Reports of the National Center for Science Education
|
Volume
28
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No.
1
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Science, Evolution, and Creationism

Science, Evolution, and Creationism: A Welcome Defense of Evolution
Reviewed by
Glenn Branch, NCSE Deputy Director

The National Academy of
Sciences and Institute of
Medicine recently released Science,
Evolution, and Creationism
, a
book designed to give the public a
comprehensive and up-to-date picture
of the current scientific understanding
of evolution and its importance
in the science classroom. In a
January 4, 2008, press release,
National Academy of Sciences
President Ralph Cicerone was
quoted as saying, "Science,
Evolution, and Creationism
provides
the public with coherent
explanations and concrete examples
of the science of evolution.
The study of evolution remains one
of the most active, robust, and useful
fields in science."

As its title suggests, the book
also addresses creationism in its
various forms, including young-earth,
old-earth, and "intelligent
design" creationism, and concludes, "No scientific evidence supports
these viewpoints." Observing
that "[c]reationism in its various
forms is not the same thing as
belief in God because ... many
believers as well as many mainstream
religious groups accept the
findings of science, including evolution,"
Science, Evolution, and
Creationism
also quotes both leading
scientists of faith (including
Francis Collins and NCSE
Supporter Kenneth R Miller) and
religious leaders and groups
(including the late Pope John Paul
II and the over 10 000 signatories
of the Clergy Letter Project), who
see no conflict between their faith
and science.

Science, Evolution, and
Creationism
takes a decidedly firm
line on the necessity of including
evolution in science education,
warning, "Many teachers are under
considerable pressure from policy
makers, school administrators, parents,
and students to downplay or
eliminate the teaching of evolution.
As a result, many US students
lack access to information and
ideas that are both integral to modern
science and essential for making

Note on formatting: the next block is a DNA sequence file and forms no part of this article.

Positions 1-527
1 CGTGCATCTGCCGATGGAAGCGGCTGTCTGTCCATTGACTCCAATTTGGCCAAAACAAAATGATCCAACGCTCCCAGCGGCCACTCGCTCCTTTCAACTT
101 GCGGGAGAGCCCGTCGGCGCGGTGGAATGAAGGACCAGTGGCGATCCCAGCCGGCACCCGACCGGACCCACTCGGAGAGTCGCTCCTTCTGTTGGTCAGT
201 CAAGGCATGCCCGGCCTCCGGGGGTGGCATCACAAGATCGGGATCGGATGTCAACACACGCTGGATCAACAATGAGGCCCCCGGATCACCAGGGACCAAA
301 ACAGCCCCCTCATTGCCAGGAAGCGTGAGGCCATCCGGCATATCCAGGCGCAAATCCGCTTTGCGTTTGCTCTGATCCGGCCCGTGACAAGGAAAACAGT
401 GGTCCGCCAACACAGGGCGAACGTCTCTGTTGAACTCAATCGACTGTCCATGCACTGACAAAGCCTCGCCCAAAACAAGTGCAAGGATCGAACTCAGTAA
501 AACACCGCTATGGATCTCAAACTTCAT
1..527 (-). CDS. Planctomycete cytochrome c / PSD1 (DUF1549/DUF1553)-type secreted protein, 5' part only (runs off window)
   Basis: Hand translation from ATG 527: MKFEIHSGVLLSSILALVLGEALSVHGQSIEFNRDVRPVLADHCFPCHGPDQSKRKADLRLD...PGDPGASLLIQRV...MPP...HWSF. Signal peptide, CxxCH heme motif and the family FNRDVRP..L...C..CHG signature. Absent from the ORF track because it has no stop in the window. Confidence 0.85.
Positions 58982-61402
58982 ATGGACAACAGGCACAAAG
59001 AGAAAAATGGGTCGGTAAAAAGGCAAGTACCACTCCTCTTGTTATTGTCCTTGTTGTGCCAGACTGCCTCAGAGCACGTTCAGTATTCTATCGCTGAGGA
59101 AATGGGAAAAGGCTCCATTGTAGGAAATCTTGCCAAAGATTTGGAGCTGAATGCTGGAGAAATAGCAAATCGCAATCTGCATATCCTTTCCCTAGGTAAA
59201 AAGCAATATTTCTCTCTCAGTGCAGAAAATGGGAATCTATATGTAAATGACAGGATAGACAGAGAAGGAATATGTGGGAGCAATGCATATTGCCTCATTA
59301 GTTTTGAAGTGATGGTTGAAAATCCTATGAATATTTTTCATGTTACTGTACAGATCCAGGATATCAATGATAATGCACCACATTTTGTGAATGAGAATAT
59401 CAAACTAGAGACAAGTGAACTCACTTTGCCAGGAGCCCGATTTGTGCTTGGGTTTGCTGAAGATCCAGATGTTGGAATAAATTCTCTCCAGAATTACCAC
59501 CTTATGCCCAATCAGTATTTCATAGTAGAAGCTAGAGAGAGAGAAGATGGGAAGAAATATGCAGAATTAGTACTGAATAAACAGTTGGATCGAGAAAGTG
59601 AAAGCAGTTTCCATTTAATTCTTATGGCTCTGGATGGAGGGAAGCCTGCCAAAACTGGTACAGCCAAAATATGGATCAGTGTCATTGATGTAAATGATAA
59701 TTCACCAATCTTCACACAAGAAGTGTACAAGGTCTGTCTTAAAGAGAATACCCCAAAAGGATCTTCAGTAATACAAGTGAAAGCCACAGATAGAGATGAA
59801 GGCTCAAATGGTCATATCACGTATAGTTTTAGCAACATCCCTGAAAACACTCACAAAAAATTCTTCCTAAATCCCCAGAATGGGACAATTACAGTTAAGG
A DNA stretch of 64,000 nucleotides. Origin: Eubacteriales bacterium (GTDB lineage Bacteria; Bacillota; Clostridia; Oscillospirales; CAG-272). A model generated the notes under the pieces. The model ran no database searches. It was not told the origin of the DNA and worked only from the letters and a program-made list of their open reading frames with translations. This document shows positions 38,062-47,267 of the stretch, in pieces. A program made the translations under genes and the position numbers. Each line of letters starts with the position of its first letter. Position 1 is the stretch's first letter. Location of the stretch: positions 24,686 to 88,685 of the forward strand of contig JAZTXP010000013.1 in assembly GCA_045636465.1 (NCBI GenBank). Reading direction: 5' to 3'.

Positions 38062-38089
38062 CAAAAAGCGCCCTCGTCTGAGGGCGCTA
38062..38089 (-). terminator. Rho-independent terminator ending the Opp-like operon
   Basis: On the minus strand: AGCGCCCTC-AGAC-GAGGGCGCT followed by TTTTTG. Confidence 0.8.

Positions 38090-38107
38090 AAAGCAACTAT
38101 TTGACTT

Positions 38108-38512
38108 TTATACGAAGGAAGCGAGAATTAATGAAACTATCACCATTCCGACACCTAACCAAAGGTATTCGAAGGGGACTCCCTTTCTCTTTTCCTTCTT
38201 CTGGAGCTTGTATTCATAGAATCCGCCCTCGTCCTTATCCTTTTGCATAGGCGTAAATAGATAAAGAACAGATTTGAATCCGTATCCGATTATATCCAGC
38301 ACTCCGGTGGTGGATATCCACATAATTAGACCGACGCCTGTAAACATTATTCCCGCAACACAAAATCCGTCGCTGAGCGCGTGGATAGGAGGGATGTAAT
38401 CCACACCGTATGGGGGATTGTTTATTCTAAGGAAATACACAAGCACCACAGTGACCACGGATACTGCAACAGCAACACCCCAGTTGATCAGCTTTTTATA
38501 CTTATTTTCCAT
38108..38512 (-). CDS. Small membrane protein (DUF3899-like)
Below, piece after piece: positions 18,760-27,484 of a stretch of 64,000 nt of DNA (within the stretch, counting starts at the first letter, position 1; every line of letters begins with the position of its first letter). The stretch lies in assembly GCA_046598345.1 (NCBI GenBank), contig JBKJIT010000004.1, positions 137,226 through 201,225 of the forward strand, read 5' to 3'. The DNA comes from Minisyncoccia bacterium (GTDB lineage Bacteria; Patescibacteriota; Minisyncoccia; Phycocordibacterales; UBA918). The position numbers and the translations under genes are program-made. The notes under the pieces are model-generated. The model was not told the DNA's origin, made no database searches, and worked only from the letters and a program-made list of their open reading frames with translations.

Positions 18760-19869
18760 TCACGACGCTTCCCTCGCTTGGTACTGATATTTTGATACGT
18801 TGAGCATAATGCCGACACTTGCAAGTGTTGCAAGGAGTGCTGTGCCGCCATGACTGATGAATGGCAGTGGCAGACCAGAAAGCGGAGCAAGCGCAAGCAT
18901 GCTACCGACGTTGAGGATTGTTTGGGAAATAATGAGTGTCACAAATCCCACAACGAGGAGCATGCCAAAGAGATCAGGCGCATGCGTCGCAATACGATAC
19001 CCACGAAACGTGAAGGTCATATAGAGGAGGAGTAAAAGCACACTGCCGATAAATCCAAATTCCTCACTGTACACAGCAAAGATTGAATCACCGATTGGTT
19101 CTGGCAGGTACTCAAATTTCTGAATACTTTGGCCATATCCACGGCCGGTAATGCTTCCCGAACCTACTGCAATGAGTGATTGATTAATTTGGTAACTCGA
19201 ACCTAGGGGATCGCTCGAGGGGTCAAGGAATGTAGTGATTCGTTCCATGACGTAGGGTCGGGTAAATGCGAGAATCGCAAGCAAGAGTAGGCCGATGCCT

informed, evidence-based decisions
about their own lives and our
collective future. ... Given the
importance of science in all
aspects of modern life, the science
curriculum should not be undermined
with nonscientific material."

This third edition is twice as
long as the second edition, issued
in 1999. The current book was
written by a committee including a
number of NCSE Supporters and
members and chaired by NCSE
Supporter Francisco Ayala, the
Donald Bren Professor of
Biological Sciences at the
University of California, Irvine, and
the author most recently of
Darwin's Gift (Washington [DC]:
Joseph Henry Press, 2007).

After its release, stories about
Science, Evolution, and
Creationism
appeared in such
major media outlets as The New
York Times
(2008 Jan 4), Reuters
(2008 Jan 3), ScienceNOW (2008
Jan 4), United Press International
(2008 Jan 4), and the Associated
Press (2008 Jan 3), which noted,
"Josh Rosenau, a spokesman for the
California-based National Center
for Science Education, which supports
the teaching of evolution,
said the new report is important
because the debate over evolution
in school is not going away."

Both NBC and ABC ran segments
about the book on their nightly
newscasts on January 3, 2008. Robert
"Mac" West, a paleontologist and
museum consultant who serves on
NCSE's board of directors, told ABC's
Dan Harris, "We don't want to be in
the position of misleading our youngsters
about what science is and what
it can tell us about how the world
works." NCSE's deputy director
Glenn Branch told NBC's Pete
Williams, "This is a definitive statement
from a leading scientific authority
about the scientific bankruptcy of
intelligent design creationism."

The journal Nature offered
three cheers on the publication of
Science, Evolution, and
Creationism
in its January 10,
2008, editorial, remarking, "The
document succinctly summarizes
what is and isn't science, provides
an overview of evidence for evolution
by natural selection, and highlights
how, time and again, leading
religious figures have upheld evolution
as consistent with their
view of the world," and also citing
Kevin Padian's testimony in
Kitzmiller v Dover as "a more specific
and also entertaining account
of evolutionary knowledge."

In its January 12, 2008, editorial,
New Scientist also praised the
book, focusing on its avoidance of
portraying science as opposed to
religion ("The US is a religious
country and, as Glenn Branch of
the advocacy group National
Center for Science Education
points out, if the issue was 'God
versus science' many Americans
would choose God") and its
emphasis on the practical applications
of evolutionary theory
("understanding evolution is critical
to agriculture, medicine and
specifically to tackling viruses
such as SARS and HIV").

Newspapers across the country
took the opportunity presented by
the publication of Science,
Evolution, and Creationism
to
reaffirm their editorial commitment
to the integrity of science
education, including the Seattle
Post-Intelligencer
(2008 Jan 6), the
Tuscaloosa News (2008 Jan 6), the
St Louis Post-Dispatch (2008 Jan
7), and the Toledo Blade (2008 Jan
9), which wrote, "Regrettably for
American students caught in the
middle, education on evolution
could be watered down unless the
National Academy of Sciences and
others without a religious ax to
grind get the last word."

Copies of Science, Evolution,
and Creationism
are available
from the National Academies Press
(call 202-334-3313 or 1-800-624-6242; or visit the National
Academies Press's website), for
$12.95; a PDF version is also available
for free download at the
National Academies Press's website
(http://www.nap.edu/sec).

This version might differ slightly from the print publication.
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